(Reuters) - Medical device maker Medtronic Plc (MDT.N), which last month completed the $49.9 billion purchase of Ireland-based Covidien Plc, reported a better-than-expected third-quarter profit, driven by solid growth in its cardiac and vascular business.
Its shares climbed 3.4 percent to $77.82 in midday trading.
The medical device industry has struggled with sluggish growth in recent years as a soft economy discouraged people from seeking healthcare and hospitals pressed suppliers for lower pricing.
Medtronic said on Tuesday its heart devices including implantable defibrillators, artificial valves and devices to treat atrial fibrillation, an irregular rhythm, contributed to a 5 percent increase in sales in the cardiac and vascular business, its largest unit. Excluding the impact of the strong U.S. dollar, sales in the division were up 10 percent.
“That’s pretty strong growth given the market dynamics we are in,” said Edward Jones analyst Jeff Windau.
Medtronic acquired Covidien to expand the range of products it can offer to hospitals, lower its global tax burden and improve access to its cash outside the United States.
It forecast revenue growth of 4 percent to 6 percent for the combined company in the fourth quarter ending in April. If the dollar remains at its current foreign exchange rate, the impact would be a $420 million to $480 million reduction in reported fourth-quarter revenue, Chief Financial Officer Gary Ellis said on a conference call.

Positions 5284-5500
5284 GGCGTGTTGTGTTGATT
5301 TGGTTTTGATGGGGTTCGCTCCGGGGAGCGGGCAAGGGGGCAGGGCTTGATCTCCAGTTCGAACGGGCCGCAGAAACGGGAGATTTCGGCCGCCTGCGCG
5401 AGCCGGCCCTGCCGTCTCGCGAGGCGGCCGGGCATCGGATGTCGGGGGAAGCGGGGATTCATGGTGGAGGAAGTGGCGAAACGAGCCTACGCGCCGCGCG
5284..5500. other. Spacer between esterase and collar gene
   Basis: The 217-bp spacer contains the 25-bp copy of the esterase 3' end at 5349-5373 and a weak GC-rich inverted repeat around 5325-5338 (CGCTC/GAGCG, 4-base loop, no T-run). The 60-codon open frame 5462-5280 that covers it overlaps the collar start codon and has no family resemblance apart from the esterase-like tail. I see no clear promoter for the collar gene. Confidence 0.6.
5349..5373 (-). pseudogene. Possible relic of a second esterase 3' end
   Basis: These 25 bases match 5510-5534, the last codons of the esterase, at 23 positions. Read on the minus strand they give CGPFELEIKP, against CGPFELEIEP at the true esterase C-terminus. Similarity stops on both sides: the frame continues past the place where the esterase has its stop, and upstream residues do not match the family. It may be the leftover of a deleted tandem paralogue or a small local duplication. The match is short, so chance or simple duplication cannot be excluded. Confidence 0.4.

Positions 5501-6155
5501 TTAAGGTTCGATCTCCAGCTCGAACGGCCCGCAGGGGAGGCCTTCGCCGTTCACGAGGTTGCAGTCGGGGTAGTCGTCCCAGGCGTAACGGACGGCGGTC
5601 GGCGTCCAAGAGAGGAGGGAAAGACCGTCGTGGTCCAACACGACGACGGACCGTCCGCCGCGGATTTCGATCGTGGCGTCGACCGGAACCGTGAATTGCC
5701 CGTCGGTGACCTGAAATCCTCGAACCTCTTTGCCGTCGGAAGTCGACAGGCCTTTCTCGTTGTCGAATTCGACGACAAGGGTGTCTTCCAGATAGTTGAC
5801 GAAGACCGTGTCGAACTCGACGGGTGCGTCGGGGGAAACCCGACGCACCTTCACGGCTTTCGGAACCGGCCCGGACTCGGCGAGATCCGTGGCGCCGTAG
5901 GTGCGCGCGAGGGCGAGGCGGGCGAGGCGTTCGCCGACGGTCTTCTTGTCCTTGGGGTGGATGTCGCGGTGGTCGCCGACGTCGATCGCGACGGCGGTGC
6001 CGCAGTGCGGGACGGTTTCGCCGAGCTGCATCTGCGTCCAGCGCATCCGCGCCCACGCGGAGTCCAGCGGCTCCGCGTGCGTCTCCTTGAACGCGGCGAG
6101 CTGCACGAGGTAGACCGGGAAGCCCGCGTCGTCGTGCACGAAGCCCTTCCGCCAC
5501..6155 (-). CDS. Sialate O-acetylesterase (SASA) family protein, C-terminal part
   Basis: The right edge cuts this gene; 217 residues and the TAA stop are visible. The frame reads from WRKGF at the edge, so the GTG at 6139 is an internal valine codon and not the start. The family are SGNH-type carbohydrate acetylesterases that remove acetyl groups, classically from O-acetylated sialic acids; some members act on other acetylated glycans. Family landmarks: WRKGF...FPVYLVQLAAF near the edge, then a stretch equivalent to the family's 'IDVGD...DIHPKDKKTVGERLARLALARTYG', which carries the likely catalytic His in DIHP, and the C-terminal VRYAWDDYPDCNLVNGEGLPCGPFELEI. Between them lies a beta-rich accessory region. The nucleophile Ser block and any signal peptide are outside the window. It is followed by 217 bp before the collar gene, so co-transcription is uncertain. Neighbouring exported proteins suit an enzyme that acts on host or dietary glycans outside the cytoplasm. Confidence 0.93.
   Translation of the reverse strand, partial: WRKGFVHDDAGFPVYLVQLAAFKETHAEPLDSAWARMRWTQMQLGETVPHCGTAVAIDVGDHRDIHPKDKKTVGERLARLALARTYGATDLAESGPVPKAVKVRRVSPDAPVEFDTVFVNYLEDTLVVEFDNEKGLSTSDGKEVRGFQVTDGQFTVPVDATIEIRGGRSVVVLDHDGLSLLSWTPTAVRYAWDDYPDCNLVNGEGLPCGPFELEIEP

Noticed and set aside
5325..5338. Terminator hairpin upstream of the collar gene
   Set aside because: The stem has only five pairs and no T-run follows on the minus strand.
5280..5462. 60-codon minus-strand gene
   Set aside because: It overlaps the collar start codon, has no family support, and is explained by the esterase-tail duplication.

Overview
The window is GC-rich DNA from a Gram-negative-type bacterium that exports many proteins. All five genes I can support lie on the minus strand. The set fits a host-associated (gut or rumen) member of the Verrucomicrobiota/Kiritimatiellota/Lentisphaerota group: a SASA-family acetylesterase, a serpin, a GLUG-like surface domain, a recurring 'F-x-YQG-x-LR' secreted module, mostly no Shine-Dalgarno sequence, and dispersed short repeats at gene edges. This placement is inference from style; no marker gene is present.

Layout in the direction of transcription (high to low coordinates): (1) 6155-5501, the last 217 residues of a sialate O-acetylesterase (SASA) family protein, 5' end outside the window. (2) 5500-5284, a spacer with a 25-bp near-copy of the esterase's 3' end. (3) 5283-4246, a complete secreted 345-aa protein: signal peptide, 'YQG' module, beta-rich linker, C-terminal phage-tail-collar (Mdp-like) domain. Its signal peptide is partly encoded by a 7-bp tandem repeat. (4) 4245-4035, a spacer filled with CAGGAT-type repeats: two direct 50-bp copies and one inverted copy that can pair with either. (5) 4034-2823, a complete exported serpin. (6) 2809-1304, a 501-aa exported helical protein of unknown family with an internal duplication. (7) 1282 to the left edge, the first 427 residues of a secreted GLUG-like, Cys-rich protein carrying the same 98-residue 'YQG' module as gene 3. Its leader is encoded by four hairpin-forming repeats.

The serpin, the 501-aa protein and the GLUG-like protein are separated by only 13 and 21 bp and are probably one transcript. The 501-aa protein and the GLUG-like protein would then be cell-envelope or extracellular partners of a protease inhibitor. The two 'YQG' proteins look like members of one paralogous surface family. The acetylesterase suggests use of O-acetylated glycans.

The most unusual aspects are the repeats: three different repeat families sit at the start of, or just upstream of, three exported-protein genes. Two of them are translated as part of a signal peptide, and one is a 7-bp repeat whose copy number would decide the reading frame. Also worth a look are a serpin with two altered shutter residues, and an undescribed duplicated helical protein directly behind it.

Looking ahead to its 2016 fiscal year, the company is projecting revenue growth in the mid-single-digit range on a constant-currency basis, Ellis said.
Medtronic said it will transition to providing its earnings per share on a cash basis, which excludes amortization, starting in the fourth quarter, when it reports results for the combined company for the first time.
In the third quarter ended Jan. 23, Medtronic said its net profit rose to $977 million, or 98 cents per share, from $762 million, or 75 cents, a year earlier.
Excluding charges primarily for the Covidien acquisition, Medtronic earned $1.01 per share, above the average analyst estimate of 97 cents according to Thomson Reuters I/B/E/S.
Third-quarter revenue increased to $4.32 billion from $4.16 billion. Analysts were expecting $4.25 billion.
U.S. revenue rose 8 percent to $2.46 billion. International revenue fell 2 percent to $1.86 billion, hit by the stronger dollar. Excluding the dollar’s impact, international sales increased 7 percent.
Reporting by Susan Kelly in Chicago and Amrutha Penumudi in Bengaluru; Editing by Ted Kerr and Phil Berlowitz